Collapse of government investment cause of social housing crisis – Sinn Féin’s Lynn Boylan
Sinn Féin Dublin EU candidate Lynn Boylan has slammed Fine Gael and Labour for their failure commit to an ambitious stimulus plan to get people back to work and invest in critical infrastructure to ensure all families have a roof over their head.
Speaking today from the canvass trail in Coolock, Lynn Boylan said:
“Sinn Fein’s first response to the fiscal and economic crisis in 2008 was to publish a detailed programme to retain and create jobs and ensure adequate levels of investment in public infrastructure. The human cost of government’s procyclical economic policy is families living in their cars or out of hotel rooms due to the collapse of investment by the state in social housing stock.
“Across Europe public investment remains at a very low level with Ireland faring worst. This fall in investment is at the core of the current unemployment crisis. Since 2008 gross investment in Ireland has fallen by 48 per cent, is less than half the OECD average and is the lowest amongst other peripheral Eurozone states.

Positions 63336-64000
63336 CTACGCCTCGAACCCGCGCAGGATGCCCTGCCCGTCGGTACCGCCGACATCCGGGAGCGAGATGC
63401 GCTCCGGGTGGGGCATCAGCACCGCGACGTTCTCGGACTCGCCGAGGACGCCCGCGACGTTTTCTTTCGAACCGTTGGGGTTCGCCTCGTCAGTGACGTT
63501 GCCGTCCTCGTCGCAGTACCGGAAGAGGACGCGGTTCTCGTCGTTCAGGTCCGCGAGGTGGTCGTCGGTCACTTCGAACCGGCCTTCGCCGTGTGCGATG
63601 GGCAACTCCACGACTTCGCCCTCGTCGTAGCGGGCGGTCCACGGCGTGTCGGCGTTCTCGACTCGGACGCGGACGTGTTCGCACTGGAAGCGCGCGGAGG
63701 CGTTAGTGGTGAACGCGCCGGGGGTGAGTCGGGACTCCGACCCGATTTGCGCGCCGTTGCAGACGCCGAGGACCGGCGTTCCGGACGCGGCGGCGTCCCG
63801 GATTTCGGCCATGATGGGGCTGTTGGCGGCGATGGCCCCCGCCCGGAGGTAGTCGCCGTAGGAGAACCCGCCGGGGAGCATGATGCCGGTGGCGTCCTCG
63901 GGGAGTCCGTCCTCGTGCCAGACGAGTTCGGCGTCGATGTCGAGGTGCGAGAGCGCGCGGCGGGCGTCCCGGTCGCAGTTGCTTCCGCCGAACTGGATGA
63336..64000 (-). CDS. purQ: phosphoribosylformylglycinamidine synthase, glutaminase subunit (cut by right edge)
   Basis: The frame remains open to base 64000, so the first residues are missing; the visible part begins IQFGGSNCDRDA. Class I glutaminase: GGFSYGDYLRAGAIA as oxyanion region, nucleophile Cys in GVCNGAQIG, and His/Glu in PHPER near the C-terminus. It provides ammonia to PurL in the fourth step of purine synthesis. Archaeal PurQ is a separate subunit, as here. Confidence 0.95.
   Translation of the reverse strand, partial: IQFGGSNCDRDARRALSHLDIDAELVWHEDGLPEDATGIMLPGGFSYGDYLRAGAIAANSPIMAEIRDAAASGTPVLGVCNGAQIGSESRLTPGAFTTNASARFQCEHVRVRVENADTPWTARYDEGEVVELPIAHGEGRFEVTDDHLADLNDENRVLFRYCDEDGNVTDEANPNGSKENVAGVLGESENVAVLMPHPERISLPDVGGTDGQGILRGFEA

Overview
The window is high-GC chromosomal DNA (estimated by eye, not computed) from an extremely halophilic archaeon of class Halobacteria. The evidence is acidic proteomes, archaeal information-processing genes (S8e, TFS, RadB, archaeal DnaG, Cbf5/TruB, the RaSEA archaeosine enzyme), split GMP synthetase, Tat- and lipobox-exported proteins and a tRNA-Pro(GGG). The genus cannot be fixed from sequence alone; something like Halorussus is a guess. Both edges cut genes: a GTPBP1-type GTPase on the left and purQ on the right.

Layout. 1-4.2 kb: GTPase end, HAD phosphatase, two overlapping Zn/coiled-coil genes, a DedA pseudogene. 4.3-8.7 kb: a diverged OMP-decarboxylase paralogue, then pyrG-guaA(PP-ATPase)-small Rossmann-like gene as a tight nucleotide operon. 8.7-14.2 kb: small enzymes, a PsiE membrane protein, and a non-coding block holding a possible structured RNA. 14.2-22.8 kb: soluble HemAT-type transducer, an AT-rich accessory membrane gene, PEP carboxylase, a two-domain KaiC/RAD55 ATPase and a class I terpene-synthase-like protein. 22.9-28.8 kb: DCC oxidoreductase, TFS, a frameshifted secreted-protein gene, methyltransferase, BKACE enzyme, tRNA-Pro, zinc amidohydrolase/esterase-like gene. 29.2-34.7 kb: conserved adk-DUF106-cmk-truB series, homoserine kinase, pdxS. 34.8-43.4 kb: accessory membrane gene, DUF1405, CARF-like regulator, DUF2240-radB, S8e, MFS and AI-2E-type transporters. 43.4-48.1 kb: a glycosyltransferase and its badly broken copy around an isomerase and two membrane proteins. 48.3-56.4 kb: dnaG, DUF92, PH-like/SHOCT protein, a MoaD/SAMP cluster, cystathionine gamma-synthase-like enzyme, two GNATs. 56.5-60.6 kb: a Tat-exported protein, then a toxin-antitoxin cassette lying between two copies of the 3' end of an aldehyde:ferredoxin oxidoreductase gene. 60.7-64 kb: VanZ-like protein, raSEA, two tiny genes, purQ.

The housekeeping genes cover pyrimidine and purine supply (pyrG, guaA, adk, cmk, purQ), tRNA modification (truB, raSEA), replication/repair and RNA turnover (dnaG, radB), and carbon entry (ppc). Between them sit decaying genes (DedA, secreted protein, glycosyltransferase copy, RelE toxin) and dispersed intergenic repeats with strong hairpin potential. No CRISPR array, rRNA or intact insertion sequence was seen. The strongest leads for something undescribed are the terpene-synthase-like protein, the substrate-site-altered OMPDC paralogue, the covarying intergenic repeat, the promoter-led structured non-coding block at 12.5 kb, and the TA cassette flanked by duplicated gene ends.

“Sinn Féin has consistently called on government to significantly increase investment to stimulate public and private sector employment growth. Our 2012 jobs stimulus plan argued for an investment package of €13 billion over four years. Crucial to this investment would be funds drawn down from the European Investment Bank.
“Since Fine Gael and Labour took up office monies drawn down from the European Investment Bank have fallen which is no surprise considering the government has been committed to a procyclical austerity agenda. Government has finally begun to wake up to the need for investment but its recent announcements have been watery and do not deliver the ambitious projects now necessary to urgently tackle unemployment and deepening societal inequality.
“The European Investment Bank also needs to look at how it can increase its support to member state countries. Sinn Féin has called for the banks funding ratio to be amended for member states with unemployment levels above the EU average. We’ve also called for the annual lending capacity of the EIB to be doubled and for a special funding ratio of 75:25 to be introduced for economically weaker member states.”